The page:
a close up of a tree branch with white flowers

The story of sizdeh-bedar

The story you’ve shared is about the celebration of “Sizdah Bedar,” which takes place on the thirteenth day of the Persian New Year, known as “Nowruz.” This day holds great significance in Persian culture, symbolizing joy, nature, and the renewal of life. It’s a day when people venture outdoors to enjoy picnics, games, and the beauty of nature, particularly near rivers, greenery, and forests.
Contrary to the misconception that the thirteenth day is considered unlucky, in Persian culture, none of the days of the year are labeled as “unlucky” or “ominous.” Each day of the week and month is associated with positive aspects of nature or divinity. For example, the thirteenth day of each solar month is called “Tir Ruz,” named after the star “Tishtrya,” which is associated with bringing rain.
Historically, the thirteenth day of Nowruz has been celebrated as a day of joy and festivity. Ancient Persian kings, like Jamshid, would set up tents in green fields and celebrate lavishly. This tradition continued over the years, evolving into a cultural celebration where people gather outdoors, cook traditional foods like “ash” (a type of soup), and engage in activities like tying knots on green grass, symbolizing the tying of bad luck.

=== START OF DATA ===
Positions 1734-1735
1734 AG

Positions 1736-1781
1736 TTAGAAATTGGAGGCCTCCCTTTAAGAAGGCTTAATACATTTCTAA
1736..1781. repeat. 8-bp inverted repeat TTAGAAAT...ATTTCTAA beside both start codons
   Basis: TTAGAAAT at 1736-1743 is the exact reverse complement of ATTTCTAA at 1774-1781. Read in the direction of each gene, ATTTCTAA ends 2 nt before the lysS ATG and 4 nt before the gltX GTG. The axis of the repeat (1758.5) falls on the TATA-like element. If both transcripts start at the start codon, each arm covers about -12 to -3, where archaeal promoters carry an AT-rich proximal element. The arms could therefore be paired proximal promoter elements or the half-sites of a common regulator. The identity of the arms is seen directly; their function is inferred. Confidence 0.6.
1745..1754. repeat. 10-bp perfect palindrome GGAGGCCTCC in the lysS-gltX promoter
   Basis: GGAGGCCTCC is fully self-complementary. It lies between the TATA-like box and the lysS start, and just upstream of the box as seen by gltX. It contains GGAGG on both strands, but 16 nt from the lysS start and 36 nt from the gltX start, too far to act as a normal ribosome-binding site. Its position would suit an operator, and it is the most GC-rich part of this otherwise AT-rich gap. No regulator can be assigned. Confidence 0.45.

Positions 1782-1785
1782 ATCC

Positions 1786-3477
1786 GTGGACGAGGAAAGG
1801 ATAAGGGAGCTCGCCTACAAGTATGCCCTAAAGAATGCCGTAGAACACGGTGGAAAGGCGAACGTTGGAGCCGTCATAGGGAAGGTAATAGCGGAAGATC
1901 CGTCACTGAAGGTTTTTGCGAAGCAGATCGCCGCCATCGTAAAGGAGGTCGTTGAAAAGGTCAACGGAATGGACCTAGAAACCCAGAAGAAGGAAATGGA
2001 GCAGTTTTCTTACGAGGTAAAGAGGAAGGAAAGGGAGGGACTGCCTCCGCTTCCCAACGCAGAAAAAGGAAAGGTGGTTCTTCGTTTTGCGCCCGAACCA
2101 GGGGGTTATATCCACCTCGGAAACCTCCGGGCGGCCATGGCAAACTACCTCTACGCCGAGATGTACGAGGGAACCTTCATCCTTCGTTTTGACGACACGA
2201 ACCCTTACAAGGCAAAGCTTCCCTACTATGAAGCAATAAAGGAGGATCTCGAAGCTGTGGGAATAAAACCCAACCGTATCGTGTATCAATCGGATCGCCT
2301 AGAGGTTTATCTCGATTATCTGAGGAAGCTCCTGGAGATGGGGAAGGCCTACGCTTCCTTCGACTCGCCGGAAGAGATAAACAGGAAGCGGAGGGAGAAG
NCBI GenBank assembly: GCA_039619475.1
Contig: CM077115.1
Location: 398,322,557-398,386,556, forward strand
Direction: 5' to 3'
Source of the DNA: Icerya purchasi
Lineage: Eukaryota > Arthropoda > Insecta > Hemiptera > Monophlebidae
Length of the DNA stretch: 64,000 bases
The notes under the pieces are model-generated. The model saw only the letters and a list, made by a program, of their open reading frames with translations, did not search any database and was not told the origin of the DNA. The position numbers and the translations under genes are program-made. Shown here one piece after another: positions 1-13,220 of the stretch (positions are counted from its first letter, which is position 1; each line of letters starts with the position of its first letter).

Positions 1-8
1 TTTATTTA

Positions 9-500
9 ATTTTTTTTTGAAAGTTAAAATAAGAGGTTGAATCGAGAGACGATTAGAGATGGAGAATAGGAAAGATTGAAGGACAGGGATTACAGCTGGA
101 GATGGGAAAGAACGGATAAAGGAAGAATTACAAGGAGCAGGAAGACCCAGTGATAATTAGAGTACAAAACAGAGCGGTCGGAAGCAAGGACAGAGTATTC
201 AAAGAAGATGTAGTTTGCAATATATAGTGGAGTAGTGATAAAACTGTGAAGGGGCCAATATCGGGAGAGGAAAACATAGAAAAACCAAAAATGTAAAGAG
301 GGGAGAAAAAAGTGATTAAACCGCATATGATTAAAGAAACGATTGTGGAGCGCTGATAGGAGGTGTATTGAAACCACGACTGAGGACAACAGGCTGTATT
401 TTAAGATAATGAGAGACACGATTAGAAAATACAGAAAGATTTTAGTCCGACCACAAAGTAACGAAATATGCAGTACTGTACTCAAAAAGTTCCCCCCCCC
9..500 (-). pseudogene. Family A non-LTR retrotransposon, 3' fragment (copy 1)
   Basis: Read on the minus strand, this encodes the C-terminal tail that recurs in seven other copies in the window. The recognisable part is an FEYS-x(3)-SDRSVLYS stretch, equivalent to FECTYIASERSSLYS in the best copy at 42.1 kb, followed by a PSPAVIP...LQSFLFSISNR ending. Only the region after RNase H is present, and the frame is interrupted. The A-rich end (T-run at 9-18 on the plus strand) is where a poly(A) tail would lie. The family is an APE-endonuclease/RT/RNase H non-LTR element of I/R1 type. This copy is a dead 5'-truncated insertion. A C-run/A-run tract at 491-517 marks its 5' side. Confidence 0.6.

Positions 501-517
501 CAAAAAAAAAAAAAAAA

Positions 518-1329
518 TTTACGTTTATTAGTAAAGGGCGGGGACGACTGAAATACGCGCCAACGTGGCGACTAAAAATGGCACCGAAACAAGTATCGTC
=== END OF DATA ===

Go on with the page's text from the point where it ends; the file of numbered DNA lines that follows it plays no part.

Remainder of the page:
Additionally, over time, rituals such as cooking ash, tying green grass, and other activities have been added to the festivities, creating a sense of community and togetherness. People engage in various activities for entertainment, cooking food, or making fires, all while reinforcing the importance of preserving nature.
Overall, Sizdah Bedar is a beautiful celebration that highlights the connection between people and nature, emphasizing joy, renewal, and community bonding. It’s also a reminder of the importance of environmental stewardship, as evidenced by the tradition’s focus on nature conservation.

Leave a Reply

Your email address will not be published. Required fields are marked *